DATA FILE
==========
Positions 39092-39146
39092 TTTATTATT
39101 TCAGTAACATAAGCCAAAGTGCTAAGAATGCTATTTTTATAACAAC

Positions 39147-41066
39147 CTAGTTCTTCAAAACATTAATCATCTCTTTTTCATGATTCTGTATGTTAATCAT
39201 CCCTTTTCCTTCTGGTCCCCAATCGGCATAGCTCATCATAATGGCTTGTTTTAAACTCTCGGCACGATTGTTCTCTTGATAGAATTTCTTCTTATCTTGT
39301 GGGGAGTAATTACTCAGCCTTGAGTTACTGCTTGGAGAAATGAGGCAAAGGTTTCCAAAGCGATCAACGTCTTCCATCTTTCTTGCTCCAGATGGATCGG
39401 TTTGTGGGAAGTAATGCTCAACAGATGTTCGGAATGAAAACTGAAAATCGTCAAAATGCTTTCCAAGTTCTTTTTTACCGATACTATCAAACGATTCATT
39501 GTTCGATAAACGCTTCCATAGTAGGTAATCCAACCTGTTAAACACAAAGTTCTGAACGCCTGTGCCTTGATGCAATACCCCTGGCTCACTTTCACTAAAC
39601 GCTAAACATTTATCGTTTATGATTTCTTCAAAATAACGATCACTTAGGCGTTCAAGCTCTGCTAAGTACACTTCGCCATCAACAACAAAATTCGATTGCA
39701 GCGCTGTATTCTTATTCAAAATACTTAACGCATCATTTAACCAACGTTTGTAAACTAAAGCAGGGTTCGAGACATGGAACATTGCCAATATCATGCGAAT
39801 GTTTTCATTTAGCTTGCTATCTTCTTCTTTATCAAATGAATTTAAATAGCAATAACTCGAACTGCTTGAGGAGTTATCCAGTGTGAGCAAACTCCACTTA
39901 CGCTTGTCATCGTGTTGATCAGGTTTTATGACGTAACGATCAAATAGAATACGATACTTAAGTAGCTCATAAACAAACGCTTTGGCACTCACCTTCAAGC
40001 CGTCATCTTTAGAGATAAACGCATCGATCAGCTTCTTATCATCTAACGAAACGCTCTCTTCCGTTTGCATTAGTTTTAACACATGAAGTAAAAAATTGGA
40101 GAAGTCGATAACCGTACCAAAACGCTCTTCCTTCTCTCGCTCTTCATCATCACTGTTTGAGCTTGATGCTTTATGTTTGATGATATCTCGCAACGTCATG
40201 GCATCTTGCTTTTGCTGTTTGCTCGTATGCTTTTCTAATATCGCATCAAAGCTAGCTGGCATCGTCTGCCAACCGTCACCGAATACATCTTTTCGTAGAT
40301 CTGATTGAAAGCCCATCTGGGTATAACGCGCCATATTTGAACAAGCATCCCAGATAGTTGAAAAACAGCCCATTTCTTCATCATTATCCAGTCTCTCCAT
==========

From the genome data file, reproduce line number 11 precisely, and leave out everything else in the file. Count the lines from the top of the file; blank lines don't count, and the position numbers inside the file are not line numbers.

39701 GCGCTGTATTCTTATTCAAAATACTTAACGCATCATTTAACCAACGTTTGTAAACTAAAGCAGGGTTCGAGACATGGAACATTGCCAATATCATGCGAAT